Tapping away at my typewriter here at Lolocaust Outpost Delta, I’ve had a pop at the two franchises for a lack of originality, questionable writing and sloppy endings. But one thing both have done well, VERY well, is crank the PR machine up.
As if the mere mention of Halo or Gears did not have most gamers salivating at what might be around the corner, both franchises have fed their legions of fans a steady diet of books, animated shorts, production videos and a whole host of other teasers and tit bits to keep the wheels turning prior to the next games launch.
The really great thing about these two franchises for me though is that both have dished out some of the tastiest promo videos this side of, well, somewhere that dishes out REALLY good promo videos.
This is the kind of stuff that puts Hollywood to shame.
Exhibit A; the absolutely spine tingling Museum of Humanity series which accompanied Halo 3 – and it’s tour de force Believe trailer:
When was the last time a diorama, with a fractional character movement and a simple piano soundtrack, was so utterly spellbinding?
Combined with the brilliant shorts that told a variety of stories of veteran UNSC soldiers who survived the war with the Covenant, it formed possibly one of the best marketing campaigns of all time.
Halo 3 isn’t the only ace in the intergalactic shooter’s PR pack though; as the marketing department blasted out masterpiece promos for Halo: ODST, Halo Reach and now Halo 4 (I admit it, the first trailer for the new game flared my interest and my nostrils!)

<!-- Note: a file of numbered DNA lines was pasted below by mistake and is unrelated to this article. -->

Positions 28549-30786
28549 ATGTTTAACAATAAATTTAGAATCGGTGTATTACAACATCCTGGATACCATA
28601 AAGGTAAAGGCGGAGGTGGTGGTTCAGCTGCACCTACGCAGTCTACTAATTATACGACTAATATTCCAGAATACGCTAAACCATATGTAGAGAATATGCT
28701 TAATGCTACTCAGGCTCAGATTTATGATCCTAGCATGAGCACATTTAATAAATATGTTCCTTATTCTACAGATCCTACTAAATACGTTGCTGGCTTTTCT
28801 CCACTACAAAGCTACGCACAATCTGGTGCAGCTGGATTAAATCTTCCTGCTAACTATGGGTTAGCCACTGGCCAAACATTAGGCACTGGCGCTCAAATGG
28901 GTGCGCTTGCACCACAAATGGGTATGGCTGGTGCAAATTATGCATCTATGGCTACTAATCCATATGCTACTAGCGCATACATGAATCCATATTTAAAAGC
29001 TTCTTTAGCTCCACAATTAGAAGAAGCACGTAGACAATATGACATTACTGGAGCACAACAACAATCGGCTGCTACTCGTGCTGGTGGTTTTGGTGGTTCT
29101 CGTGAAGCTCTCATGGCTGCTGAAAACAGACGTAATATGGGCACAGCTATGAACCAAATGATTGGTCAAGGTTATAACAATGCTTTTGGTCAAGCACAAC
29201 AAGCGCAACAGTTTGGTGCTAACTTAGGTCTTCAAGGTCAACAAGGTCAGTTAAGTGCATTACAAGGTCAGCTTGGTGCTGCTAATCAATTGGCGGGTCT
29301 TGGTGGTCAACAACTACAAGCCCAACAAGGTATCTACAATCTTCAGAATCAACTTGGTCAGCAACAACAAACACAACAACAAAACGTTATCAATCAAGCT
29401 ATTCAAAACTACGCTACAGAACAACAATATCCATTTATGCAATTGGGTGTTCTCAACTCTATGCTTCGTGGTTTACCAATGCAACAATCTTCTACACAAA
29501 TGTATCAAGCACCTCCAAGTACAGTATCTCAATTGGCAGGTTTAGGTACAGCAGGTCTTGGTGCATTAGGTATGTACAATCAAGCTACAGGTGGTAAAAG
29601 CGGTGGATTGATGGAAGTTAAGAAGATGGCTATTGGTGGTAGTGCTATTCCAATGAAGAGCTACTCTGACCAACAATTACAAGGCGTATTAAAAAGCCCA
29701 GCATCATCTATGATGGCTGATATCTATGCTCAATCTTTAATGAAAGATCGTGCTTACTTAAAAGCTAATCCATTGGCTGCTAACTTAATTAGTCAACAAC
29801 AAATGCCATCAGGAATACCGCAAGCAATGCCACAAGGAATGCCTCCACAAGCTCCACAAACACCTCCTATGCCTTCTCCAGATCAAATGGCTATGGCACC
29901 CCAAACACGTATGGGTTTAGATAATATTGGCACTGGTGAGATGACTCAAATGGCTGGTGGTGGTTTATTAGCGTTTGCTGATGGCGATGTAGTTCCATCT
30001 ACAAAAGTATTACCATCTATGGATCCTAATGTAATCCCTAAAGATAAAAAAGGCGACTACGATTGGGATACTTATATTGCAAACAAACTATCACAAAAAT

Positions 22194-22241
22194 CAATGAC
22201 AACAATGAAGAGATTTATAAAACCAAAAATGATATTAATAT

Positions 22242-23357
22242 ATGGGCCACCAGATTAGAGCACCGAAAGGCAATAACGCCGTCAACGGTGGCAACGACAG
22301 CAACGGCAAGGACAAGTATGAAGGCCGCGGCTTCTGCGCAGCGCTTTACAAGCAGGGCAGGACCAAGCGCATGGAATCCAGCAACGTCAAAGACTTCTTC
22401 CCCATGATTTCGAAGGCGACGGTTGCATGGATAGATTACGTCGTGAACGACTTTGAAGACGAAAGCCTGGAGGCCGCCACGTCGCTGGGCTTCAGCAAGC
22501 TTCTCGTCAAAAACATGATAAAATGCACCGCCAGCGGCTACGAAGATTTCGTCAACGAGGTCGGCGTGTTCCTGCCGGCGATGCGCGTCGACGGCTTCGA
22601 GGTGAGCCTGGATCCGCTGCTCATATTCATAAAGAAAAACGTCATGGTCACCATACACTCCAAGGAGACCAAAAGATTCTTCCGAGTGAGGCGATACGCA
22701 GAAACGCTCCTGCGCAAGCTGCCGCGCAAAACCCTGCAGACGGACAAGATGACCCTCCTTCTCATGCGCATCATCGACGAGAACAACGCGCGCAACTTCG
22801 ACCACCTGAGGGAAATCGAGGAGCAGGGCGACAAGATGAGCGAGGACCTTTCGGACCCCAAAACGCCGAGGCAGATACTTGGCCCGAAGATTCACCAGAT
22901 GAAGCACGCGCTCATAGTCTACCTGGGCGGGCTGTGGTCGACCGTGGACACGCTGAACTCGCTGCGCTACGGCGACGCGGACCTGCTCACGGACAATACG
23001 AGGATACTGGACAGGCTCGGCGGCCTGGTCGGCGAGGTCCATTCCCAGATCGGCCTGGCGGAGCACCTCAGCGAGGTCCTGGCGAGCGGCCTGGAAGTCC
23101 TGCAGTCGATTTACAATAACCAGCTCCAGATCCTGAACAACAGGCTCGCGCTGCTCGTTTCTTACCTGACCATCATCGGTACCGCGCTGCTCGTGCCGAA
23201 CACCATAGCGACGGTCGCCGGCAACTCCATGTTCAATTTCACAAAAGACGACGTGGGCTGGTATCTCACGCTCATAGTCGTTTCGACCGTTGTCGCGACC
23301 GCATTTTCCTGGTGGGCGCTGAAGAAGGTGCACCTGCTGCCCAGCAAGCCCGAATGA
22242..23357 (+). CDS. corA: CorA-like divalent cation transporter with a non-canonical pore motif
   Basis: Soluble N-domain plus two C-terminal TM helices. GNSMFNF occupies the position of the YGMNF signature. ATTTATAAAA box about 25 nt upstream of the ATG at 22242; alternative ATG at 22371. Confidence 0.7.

But Bungie’s multi-million selling franchise is not the only one to knock it out of the park…
You’ve probably guessed already – I’m talking about Epic’s juiced up juggernaut.
As the Believe trailer shows, the right musical accompaniment takes something good and turns it in to something great. And like it’s Triple A brother, Gears consistently seems to have nailed it when it comes to its trailers – largely due to the choice of music used.
War Pigs for Gears 3? Hell Yeah! But it didn’t stop there for Epic’s Gears swan-song as Sun Kil Moon’s ‘Heron Blue’ mesmerised us in GoW 3’s Ashe to Ashes trailer.
Prior to that, DeVotchKa’s amazing ‘How It Ends’ was a masterstroke for Gears 2. But the real icon of the Gears marketing portfolio was the original.
Surely one of the most memorable moments in gaming? Which says much about it given it wasn’t actually in the game but an advert for it…
It’s hard to convey the sense of excitement the trailers built up ahead of their respective titles launches, at least not without sounding either clichéd, gushing or both. But that’s all part of the way the two games have reached the heights they have.
Whilst there has always been an element to flare and ‘outside the box’ thinking to gaming advertisement, the bar has been raised over the past few years. Halo and Gears are credited with taking the FPS genre to new places, introducing new innovations that are now common place in the market, but one of their greatest contributions is making games art beyond what is on the disk.